In particular you'll notice is that the manifesto doesn't deal with the "what is a service" issue and so fails to deal with the Service Oriented Ambiguity issue. Although Martin Fowler covers multiple ways of viewing services in his post I think two are probably most relevant when considering the manifesto:
- Business Level SOA (B-SOA) - Services for business capabilities/functions (think Strategic Design in DDD, Enterprise SOA). This approach focuses on bringing IT and the business together and in my view should lead to large and loosely coupled autonomous services.
- Technical Level SOA (T-SOA) - Services here are the individual endpoints. These end-points could be Web Services (RPC/WS-*), they could be resources (REST), they could be messaging endpoints, or they could be something else.Each B-SOA service exposes one or more T-SOA services.
Stefan Tilkov has a good blog entry about the two which is worth a read, and with these two types of SOA in mind its worth looking at the values in the manifesto to see how each apply in each context (context is king).
Values In Context
Whether considering T-SOA or B-SOA I agree with the first and last values, favouring business value and evolutionary refinement are difficult to argue with. Intrinsic interoperability also makes sense in either case, especially as it is so vague, which leaves us with three other values:
- Strategic goals over project-specific benefits - At the B-SOA level this is certainly true but at the T-SOA level its a tradeoff as Stefan points out.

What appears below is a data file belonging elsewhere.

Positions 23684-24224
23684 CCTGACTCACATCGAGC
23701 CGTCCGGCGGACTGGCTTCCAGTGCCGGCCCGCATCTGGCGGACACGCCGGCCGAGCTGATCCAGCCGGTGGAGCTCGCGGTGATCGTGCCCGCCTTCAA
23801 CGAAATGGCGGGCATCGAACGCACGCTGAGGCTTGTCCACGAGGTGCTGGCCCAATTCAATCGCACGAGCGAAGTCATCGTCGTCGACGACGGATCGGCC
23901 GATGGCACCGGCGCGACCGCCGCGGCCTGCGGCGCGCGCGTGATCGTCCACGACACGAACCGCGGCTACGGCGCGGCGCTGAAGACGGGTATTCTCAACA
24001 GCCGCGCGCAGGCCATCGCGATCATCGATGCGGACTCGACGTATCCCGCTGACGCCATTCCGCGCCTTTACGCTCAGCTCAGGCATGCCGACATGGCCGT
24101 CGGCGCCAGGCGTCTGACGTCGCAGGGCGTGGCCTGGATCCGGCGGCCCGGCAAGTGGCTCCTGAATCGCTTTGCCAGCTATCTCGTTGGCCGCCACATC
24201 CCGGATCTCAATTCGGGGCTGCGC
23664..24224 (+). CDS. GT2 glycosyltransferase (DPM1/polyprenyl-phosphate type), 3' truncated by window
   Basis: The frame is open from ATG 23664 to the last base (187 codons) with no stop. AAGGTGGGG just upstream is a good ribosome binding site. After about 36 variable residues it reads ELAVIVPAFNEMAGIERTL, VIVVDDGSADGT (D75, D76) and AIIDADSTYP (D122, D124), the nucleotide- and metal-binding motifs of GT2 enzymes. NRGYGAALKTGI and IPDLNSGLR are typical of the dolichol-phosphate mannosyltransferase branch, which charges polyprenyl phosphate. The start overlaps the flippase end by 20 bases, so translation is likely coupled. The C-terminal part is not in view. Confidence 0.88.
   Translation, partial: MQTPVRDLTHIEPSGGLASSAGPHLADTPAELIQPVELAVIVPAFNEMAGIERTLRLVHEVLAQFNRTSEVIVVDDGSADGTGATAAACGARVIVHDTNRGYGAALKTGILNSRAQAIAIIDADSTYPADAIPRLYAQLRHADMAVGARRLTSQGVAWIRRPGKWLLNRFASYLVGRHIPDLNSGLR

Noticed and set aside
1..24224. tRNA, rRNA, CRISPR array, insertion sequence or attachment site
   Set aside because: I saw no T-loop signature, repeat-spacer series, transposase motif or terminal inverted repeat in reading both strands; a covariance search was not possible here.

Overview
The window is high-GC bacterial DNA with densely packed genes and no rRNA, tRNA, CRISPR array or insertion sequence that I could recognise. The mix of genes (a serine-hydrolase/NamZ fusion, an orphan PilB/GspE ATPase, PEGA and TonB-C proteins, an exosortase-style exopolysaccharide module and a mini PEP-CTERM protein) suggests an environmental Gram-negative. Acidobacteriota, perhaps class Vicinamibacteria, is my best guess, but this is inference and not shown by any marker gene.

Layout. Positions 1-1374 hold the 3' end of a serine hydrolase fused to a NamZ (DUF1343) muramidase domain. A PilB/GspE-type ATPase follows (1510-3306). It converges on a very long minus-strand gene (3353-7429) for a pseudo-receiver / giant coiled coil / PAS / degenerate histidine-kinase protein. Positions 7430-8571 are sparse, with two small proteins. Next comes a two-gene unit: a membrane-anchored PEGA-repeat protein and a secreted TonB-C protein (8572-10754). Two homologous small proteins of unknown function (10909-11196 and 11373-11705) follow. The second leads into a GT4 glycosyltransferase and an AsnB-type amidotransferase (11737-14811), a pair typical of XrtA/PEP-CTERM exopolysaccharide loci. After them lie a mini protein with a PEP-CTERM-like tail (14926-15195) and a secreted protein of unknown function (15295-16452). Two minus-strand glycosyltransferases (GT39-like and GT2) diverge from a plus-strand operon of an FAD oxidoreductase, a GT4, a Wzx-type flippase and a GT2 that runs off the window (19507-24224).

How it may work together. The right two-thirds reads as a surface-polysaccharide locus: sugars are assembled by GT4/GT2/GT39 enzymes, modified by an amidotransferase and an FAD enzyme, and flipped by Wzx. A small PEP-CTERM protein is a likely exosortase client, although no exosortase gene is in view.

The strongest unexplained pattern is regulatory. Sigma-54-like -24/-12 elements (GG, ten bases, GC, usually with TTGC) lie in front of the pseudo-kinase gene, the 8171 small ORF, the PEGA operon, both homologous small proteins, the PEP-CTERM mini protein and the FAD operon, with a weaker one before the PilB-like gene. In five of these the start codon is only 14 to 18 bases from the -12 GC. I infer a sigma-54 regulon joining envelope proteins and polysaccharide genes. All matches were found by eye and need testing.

- Shared services over specific-purpose implementations - From a T-SOA angle this could be taken to refer to the argument that you should design your endpoints to be reusable in different contexts, such as when you go for an entity service based approach. However there are arguments against too much premature focus on reuse and use is far more important than reuse. I also think that reuse becomes less key if you view each T-SOA service as being within the context of a B-SOA service. In addition I'm not really sure what this value means when considering the B-SOA services themselves, probably not much.
- Flexibility over optimization - This one is very vague. You could read it about designing your T-SOA services to handle real variations in behaviour/data (patterns like Workflodize come to mind) and if so it is obviously entirely valid. However I think this is coming back to reuse again, specifically designing each T-SOA service to support reuse by making them more general purpose/agnostic. In addition at the T-SOA level optimisation does have to be considered because it is at this level that QOS becomes a consideration, but in many cases considering optimizations of individual T-SOA services won't involved sacrificing flexibility. So I'm not sure how to take this one, in addition I'm unclear as to what this statement means in terms of B-SOA, again probably not much.
So although I can nod my head to most of the points in the manifesto someone with a completely different views on SOA could do exactly the same, and even if we did have the same views we'd need to be clear which type of SOA we were considering when thinking about the manifesto.
That's is a pity and I can't help feeling that maybe Martin Fowler had it right in 2005:
So what do we do? For a start we have to remember all the time about how many different (and mostly incompatible) ideas fall under the SOA camp. These do need to be properly described (and named) independently of SOA. I think SOA has turned into a semantics-free concept that can join 'components' and 'architecture'. It's beyond saving - so the concrete ideas that do have some substance need to get an independent life.
With this in mind I actually think that Steve Jones could be right, the term SOA is overloaded and too often used just for T-SOA so maybe its time to separate out the notion of B-SOA completely by using a term like Business Service Architecture.